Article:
It took a couple of psychologists to disprove that one too, and point out that being religious does not automatically translate into being good. Goodness seems to have some other source, although Darley and Batson seem to settle on the luxury of time as one of the key ingredients to being willing to help.

I want to come back to this point in a minute, but first I want to look at a bit of context, specifically how the parable comes about. The first answer is in response to the question “who is my neighbour,” which itself appears because we hear the Great Commandment. But there is more to it than that, because Luke has a different approach to the Great Commandment —something worth noting.

In Matthew and Mark, it’s a question of asked and answered: someone wants to understand the heart of the law and Jesus tells them: love the Lord your God with all you heart, and all your soul, and all your mind; and love your neighbour as yourself. In Luke it’s inverted: Jesus is asking the question, and someone clever shares to Great Commandment to great praise. And in the midst of this praise, the clever person says “but wait, who is my neighbour?” What follows is the parable.

I share this because Luke wants to remind us that we already know the Great Commandment, we just need to learn how to apply it. Like the subjects of some elaborate psychological test, we already know that the very best we can do is to love God and love our neighbours, we just have to learn how. And maybe we think we know, but the story of seminarians running across campus tells us that knowing and doing are two different things.

So taking the commandments in reverse, how we love our neighbour? Well, in this case, Jesus prompts the answer to this question too, and the clever person says “by showing mercy.” In other words, we can’t simply insist we love our neighbour and then do nothing about it. It’s not an abstract emotional response God is looking for, it’s mercy. And mercy can take many forms, everything from nursing the victim in our parable to just being more understanding. It includes demanding that the vulnerable be treated fairly, and reminding others that your ‘neighbour’ ranges from next door, to the next country, and even the earth itself.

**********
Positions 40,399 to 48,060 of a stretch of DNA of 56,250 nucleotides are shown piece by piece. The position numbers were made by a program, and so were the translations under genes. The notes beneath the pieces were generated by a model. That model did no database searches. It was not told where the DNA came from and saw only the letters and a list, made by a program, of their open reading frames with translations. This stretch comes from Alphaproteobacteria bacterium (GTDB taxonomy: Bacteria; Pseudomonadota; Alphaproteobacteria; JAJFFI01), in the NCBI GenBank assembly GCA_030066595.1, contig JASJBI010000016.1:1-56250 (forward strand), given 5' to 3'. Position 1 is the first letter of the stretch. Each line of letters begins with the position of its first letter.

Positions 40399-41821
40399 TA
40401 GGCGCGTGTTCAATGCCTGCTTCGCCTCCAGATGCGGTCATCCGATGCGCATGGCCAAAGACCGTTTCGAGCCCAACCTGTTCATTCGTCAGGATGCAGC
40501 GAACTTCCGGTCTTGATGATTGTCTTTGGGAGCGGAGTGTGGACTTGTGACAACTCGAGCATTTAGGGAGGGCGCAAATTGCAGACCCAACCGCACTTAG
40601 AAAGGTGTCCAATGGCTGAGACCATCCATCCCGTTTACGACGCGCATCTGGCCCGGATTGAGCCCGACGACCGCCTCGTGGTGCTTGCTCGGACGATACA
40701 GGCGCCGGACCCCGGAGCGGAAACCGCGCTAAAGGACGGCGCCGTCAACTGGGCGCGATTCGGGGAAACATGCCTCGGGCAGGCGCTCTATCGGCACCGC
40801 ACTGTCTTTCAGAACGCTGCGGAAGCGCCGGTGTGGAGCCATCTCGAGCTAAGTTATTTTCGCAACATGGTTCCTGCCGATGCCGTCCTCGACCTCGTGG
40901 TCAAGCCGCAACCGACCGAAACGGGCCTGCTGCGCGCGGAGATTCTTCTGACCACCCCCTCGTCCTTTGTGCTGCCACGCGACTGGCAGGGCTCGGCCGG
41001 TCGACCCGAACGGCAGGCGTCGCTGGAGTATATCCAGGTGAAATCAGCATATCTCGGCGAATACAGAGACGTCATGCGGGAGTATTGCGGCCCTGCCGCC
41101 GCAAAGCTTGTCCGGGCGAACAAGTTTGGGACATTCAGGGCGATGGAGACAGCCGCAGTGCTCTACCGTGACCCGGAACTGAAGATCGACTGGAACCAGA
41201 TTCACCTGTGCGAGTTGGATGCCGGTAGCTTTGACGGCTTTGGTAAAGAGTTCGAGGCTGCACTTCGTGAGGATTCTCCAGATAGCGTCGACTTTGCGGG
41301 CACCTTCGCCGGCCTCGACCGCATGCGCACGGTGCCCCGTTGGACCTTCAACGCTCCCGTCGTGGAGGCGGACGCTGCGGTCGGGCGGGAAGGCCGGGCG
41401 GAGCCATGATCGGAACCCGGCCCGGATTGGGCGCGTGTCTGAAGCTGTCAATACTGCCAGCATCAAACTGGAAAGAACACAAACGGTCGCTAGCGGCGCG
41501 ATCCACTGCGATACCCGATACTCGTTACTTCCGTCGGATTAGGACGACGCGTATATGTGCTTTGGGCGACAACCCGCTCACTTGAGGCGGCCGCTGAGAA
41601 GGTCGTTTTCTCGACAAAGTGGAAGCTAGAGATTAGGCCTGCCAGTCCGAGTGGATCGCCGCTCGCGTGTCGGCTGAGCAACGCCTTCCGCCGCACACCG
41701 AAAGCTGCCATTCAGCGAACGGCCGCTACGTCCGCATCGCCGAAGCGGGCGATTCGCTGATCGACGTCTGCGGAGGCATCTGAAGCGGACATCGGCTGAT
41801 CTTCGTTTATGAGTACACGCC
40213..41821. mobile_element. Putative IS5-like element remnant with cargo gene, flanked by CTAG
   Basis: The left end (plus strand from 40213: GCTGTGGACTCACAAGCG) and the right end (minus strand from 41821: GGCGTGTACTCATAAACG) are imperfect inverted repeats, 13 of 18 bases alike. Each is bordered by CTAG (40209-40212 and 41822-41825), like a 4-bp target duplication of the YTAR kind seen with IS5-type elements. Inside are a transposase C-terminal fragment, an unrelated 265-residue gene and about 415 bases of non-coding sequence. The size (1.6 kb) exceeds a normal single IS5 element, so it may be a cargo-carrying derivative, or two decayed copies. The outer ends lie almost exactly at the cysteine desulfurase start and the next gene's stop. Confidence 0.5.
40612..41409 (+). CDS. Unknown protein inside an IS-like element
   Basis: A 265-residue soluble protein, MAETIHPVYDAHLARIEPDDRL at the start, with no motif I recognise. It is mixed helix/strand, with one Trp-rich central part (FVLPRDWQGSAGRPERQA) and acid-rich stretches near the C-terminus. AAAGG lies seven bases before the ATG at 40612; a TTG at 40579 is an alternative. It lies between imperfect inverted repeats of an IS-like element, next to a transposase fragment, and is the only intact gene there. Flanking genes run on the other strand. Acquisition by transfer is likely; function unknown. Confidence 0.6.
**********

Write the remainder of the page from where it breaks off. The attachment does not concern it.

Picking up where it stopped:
Next up, how do you love God? On the surface, it seems rather simple—even obvious—until you consider some of the baggage we carry. It was Jack Miles in his book “Christ: A Crisis in the Life of God” who pointed out that our default approach to God is often far from loving. Life is short, trouble comes, people suffer, and the mortality rate among humans is consistently running at 100 percent—and for all these reasons it’s hard not to be angry. Even the most saintly among us will think about blaming God for the seeming raw deal we get in life: so much to treasure and celebrate in life—a life that is always finite.

Jack Miles then applies this to the Christian story: people harbour anger toward God, then suddenly God appears in their midst. People should be grateful for the opportunity to dwell in God’s presence but they do the opposite: they conspire to kill God on a cross. Yet even as God is dying, even as these frail humans seek their revenge, God is busy loving them and forgiving them and dying to save them (and us, from ourselves).

Amazing how parables work. The first time we hear it, we naturally imagine that we’re the Samaritan, loving our neighbour, showing mercy, enjoying all that praise. But if you listen to Jack Miles, we seem to become the robber instead, acting out in anger even if can never fully understand ourselves. The great irony in the passage is that the robber is quickly forgotten in the story, even if there is a slight chance the robber is us. But wait, maybe it’s double irony, because the watchword is mercy—and some time later we meet another robber (or the same robber?) who is on the cross beside Jesus, promised that day to see paradise.

May we show mercy as we have been shown mercy, and may we make mercy the grateful response that defines us. Now and always, Amen.


Sunday, July 07, 2019

Update of 8 June 2008

Matthew 9
9As Jesus was walking along, he saw a man called Matthew sitting at the tax booth; and he said to him, “Follow me.” And he got up and followed him. 10And as he sat at dinner in the house, many tax collectors and sinners came and were sitting with him and his disciples. 11When the Pharisees saw this, they said to his disciples, “Why does your teacher eat with tax collectors and sinners?” 12But when he heard this, he said, “Those who are well have no need of a physician, but those who are sick. 13Go and learn what this means, ‘I desire mercy, not sacrifice.’ For I have come to call not the righteous but sinners.”